There is no other Carex species resembling C. maritima much in Svalbard. The faintly similar C. ursina is a densely tussocky plant with only one spike with blackish scales and pale green perigynia; the even more faintly similar C. glareosa and C. lachenalii are also tussocky but both have inflorescences with several, well separated spikes, in addition, they are acrogynous (female flowers at top of spikes). The hybrid or hybrid species C. lidii (assumedly C. maritima × parallela) is most similar to C. parallela in vegetative features (filiform leaves, dense swards) and also in inflorescence (one long, narrow apical spike and 1–3 smaller lateral ones, not at all a globular inflorescence).
Upper parts of seashores (upper geolittoral), sandy and gravelly plains with open vegetation cover, shallow mires, on well-drained to moist substrates. Most occurrences are on basic, often calcareous substrates.
In the middle and northern arctic tundra zones, bordering on the polar desert zone; in the transitional to clearly continental sections. In Svalbard, Carex maritima is restricted to N Spitsbergen and to Nordaustlandet. There is a single find near the mouth of Van Keulenfjorden (Nathorst Land); otherwise, all occurrences are from Isfjorden and Kongsfjorden northwards, on Nordaustlandet east to Louise Richardfjellet at Duvefjorden (Prins Oscar Land). The species is conspicuously absent from areas with less calcareous substrates, e.g., from the entire Adventdalen, Longyearbyen, and Colesbukta areas with many otherwise demanding plants and among the most intensively explored parts of Svalbard (i.e., the species has not been overlooked there).
Carex maritima is circumpolar in the arctic and boreal zones and quite common in most regions, mostly on or close to seashores but also with inland occurrences, especially in the Arctic and in the mountains in the boreal zone. The southern limit in Europe is in Iceland and S Scandinavia. It is bipolar, with a second range in southernmost South America (Moore & Chater 1971).
Attempts have been made to distinguish an arctic C. setina. Egorova (1965) accepted C. maritima ssp. setina; however, in her subsequent monographic study of Russian Carex (Egorova 1999) she accepted only C. maritima for Russia but discussed the variation. Reznicek (2002) recognized three species for North America: C. maritima and the two Cordilleran species C. incurviformis Mack. and C. perglobosa Mack. but not C. setina. Our inspection and comparison of materials from Svalbard and from mainland Fennoscandia (including the type specimen of C. maritima from Steigen, Nordland province) does not support a division into different taxa. The plants from the Arctic are smaller in all parts, but we have found no substantial difference. The variation is large inboth groups and extensively overlapping in all studied features.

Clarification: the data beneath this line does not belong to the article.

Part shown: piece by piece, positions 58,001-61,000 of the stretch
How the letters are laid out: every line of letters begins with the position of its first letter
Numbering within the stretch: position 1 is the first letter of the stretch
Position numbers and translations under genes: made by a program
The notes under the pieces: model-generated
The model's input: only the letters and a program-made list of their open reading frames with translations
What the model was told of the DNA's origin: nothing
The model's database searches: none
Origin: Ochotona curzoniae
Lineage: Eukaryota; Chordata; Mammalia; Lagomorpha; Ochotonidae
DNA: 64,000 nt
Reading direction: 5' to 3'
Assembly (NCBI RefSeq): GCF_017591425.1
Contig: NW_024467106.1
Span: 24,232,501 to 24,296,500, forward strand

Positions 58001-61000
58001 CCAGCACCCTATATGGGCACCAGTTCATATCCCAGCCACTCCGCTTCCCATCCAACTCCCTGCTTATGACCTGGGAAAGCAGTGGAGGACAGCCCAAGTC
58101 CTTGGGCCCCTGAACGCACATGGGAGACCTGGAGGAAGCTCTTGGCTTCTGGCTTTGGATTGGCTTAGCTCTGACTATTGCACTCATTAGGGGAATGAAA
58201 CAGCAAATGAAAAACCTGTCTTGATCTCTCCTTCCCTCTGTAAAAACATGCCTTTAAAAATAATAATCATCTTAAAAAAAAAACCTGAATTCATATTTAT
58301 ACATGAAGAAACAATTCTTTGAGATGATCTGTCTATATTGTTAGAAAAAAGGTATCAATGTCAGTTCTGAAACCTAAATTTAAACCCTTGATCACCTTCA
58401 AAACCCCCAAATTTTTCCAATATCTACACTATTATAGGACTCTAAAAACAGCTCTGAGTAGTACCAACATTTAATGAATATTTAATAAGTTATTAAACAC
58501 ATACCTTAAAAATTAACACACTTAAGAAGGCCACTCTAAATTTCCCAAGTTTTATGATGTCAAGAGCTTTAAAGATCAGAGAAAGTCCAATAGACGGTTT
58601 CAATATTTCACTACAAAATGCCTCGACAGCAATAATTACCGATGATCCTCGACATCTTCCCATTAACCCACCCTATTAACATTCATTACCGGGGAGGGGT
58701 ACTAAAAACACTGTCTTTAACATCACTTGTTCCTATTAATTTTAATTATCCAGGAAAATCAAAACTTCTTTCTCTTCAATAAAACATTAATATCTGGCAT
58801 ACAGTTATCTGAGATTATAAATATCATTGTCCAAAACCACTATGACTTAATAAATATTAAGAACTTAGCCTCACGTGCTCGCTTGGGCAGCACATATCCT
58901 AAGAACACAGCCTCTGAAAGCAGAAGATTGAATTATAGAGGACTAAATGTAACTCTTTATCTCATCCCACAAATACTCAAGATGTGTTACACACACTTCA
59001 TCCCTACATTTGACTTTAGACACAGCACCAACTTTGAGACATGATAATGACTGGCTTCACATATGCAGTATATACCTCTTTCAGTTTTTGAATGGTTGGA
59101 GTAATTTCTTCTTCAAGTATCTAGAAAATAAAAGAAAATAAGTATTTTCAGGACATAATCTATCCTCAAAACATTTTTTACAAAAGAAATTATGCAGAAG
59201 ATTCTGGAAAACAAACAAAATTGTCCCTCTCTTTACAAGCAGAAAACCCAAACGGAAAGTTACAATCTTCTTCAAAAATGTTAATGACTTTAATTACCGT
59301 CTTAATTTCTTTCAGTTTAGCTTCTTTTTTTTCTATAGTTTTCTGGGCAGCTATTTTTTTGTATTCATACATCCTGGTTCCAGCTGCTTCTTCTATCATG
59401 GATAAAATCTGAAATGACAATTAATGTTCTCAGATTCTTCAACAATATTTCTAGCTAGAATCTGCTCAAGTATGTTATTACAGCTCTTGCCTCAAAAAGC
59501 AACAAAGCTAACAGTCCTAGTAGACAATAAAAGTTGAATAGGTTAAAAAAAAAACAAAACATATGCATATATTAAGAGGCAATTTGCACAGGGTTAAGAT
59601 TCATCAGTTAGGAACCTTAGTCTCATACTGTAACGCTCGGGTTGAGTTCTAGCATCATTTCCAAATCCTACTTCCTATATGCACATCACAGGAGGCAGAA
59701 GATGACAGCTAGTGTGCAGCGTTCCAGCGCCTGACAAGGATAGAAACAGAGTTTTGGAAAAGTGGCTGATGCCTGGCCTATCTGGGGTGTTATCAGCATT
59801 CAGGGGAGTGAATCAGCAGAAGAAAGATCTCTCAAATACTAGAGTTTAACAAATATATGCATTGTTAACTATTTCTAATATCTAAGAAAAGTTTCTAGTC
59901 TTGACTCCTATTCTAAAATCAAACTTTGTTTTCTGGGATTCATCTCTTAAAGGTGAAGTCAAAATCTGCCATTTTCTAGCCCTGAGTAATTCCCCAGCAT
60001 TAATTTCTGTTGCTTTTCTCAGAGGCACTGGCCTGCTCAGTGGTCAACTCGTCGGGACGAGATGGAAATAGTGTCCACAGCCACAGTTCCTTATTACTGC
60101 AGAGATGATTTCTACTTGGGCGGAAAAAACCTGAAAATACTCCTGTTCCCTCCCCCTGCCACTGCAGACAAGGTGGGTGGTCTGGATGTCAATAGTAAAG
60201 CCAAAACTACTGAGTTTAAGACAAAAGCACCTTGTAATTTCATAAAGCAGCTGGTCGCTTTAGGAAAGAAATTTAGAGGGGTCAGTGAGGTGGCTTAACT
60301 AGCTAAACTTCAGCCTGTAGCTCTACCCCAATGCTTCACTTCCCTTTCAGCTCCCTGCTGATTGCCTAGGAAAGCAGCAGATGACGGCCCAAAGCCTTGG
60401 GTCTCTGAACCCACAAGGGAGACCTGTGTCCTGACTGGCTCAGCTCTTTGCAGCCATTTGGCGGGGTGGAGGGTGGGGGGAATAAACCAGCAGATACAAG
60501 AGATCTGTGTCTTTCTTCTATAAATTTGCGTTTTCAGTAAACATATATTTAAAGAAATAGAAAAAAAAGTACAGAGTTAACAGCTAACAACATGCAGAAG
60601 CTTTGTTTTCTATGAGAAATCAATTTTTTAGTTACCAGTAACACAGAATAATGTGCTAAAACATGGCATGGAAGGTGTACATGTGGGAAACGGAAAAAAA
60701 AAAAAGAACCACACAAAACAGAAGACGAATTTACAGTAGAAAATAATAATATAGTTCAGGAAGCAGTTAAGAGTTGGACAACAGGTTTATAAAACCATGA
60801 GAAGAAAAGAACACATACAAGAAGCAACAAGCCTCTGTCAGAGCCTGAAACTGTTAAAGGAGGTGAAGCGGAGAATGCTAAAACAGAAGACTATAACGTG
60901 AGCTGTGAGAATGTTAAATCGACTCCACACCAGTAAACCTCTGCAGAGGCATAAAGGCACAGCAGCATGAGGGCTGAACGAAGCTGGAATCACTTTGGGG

Alsos, I.G., Müller, E. & Eidesen, P.B. 2013. Germinating seeds or bulbils in 87 of 113 tested Arctic species indicate potential for ex situ seed bank storage. – Polar Biology 36: 819–830. Doi 10.1007/s00300-013-1307-7.
Egorova, T.V. 1965. Klassifikatsiya osok podroda Vignea Flori SSSR. – Novosti Sistematiki Vysshykh Rastenii 1965: 57–83.
Egorova, T.V. 1999. The sedges (Carex L.) of Russia and adjacent states. – St.-Petersburg State Chemical–Pharmaceutical Academy, St.-Petersburg, and Missouri Bot. Gard. Press, St. Louis.
Lid, J. & Lid, D.T. 2005. Norsk flora. 7. ed. by R. Elven. – Det Norske Samlaget, Oslo.
Moore, D.M. & Chater, A.O. 1971. Studies on bipolar disjunct species. I. Carex. – Botaniska Notiser 124: 317–334.
Reznicek, A.A. 2002. Carex Linnaeus sect. Foetidae (Tuckerman ex L. H. Bailey) Kükenthal. – In: Flora of North America Editorial Committee (eds.), Flora of North America north of Mexico. 23. Magnoliophyta: Commelinidae (in part): Cyperaceae: 309–311.